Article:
The numbers show it’s been an especially hot summer across the American West this year. Even the Bay Area has seen its share of higher than normal temperatures. And when the mercury is rising, the thought of cooking and heating up the house even more leaves many searching for options that don’t involve the stove.
Enter ceviche. All the “cooking” in this flavorful Latin America staple is done by lime juice. That’s right. No oven. No cooktop. No sweltering barbeque coals. Just fresh scallops (or any firm, white-fleshed fish) chilled in lime juice and mixed with a variety of tasty additions.
Experts say ceviche (or seviche) likely has its origins in Peru or Ecuador, but it’s now considered a traditional classic in many parts of Mexico, Central and South America. Instead of cooking scallops with heat, the acid in the lime juice slowly “cooks” the fish in a way that leaves the flesh firm, opaque, and bursting with flavor.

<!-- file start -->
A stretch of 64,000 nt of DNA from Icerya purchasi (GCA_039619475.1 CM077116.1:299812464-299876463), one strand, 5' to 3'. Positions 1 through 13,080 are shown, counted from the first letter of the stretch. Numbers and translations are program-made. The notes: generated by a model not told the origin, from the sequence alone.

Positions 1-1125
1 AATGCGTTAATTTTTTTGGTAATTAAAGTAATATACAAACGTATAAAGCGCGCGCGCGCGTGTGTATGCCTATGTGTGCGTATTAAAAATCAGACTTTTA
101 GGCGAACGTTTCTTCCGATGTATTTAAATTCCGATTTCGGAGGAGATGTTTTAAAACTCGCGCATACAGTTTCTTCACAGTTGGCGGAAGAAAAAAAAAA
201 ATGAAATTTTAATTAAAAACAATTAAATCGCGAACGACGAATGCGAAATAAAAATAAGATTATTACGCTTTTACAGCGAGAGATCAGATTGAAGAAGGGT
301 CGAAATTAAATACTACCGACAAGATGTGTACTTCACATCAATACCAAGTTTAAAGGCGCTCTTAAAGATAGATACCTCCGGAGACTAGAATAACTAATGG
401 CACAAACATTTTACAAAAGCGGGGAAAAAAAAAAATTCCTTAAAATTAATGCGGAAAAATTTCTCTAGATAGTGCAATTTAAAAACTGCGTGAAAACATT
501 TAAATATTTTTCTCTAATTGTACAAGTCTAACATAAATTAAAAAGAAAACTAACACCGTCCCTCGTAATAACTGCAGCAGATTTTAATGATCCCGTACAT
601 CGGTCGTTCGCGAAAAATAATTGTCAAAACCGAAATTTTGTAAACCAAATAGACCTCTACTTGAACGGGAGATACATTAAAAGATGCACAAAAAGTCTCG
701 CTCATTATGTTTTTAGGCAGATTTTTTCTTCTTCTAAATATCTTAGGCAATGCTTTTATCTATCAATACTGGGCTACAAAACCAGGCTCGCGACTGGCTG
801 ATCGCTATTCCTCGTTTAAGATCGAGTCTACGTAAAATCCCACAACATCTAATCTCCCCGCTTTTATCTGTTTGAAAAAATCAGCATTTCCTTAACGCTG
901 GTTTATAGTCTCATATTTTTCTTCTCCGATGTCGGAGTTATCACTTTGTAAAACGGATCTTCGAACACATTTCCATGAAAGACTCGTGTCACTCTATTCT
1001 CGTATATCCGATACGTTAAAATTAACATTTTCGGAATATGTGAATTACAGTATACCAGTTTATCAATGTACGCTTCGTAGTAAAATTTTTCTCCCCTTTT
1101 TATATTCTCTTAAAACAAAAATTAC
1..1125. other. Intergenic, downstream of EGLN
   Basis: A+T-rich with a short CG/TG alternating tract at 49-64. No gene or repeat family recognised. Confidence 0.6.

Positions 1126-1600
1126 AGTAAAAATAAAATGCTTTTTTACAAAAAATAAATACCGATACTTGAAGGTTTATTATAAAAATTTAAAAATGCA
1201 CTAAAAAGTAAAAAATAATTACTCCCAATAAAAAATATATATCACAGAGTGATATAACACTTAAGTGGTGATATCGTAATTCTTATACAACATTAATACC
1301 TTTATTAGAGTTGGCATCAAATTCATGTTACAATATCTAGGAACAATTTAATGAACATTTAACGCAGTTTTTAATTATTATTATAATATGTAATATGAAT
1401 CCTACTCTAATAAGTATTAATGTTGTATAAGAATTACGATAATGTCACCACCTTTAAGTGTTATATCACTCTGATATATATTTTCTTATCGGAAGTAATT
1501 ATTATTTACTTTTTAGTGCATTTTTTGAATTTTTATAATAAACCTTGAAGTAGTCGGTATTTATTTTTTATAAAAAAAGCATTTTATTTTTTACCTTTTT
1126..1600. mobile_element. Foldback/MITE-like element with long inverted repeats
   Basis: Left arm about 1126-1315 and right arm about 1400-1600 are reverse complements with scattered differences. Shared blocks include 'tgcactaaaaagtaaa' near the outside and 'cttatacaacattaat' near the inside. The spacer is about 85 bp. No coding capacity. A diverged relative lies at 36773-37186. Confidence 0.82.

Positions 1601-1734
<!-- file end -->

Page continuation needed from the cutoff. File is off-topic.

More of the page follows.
When choosing scallops, there are a few things to consider. Scallops come in different sizes. Varieties of bay scallops are on the smaller end and sea scallops are on the larger end. Some are so big you would need to cut them up for bite-size ceviche chunks. If you’re looking for less hassle, go with bay scallops. For peak freshness buy your scallops the morning you plan to make ceviche. Look for “chemical free” or “dry packed” scallops. Some fish markets pack scallops in a solution that makes them look more white, and makes them absorb liquid, so you end up paying for extra water weight, and tasting the soap-like flavor of the solution. Aquacultured bay scallops are typically the most sustainable choice.
Don’t forget that ceviche is just as tasty if you swap out the scallops with semi-firm, white-fleshed fish like halibut, sea bass, red snapper, flounder, grouper or swordfish.
Ceviche can be the main event in a meal, served with sweet potato chips, plantain chips or pita chips. Or it can feature as a chic appetizer, especially if it is served in wide-mouthed martini glasses
are basic directions to preparing authentic ceviche: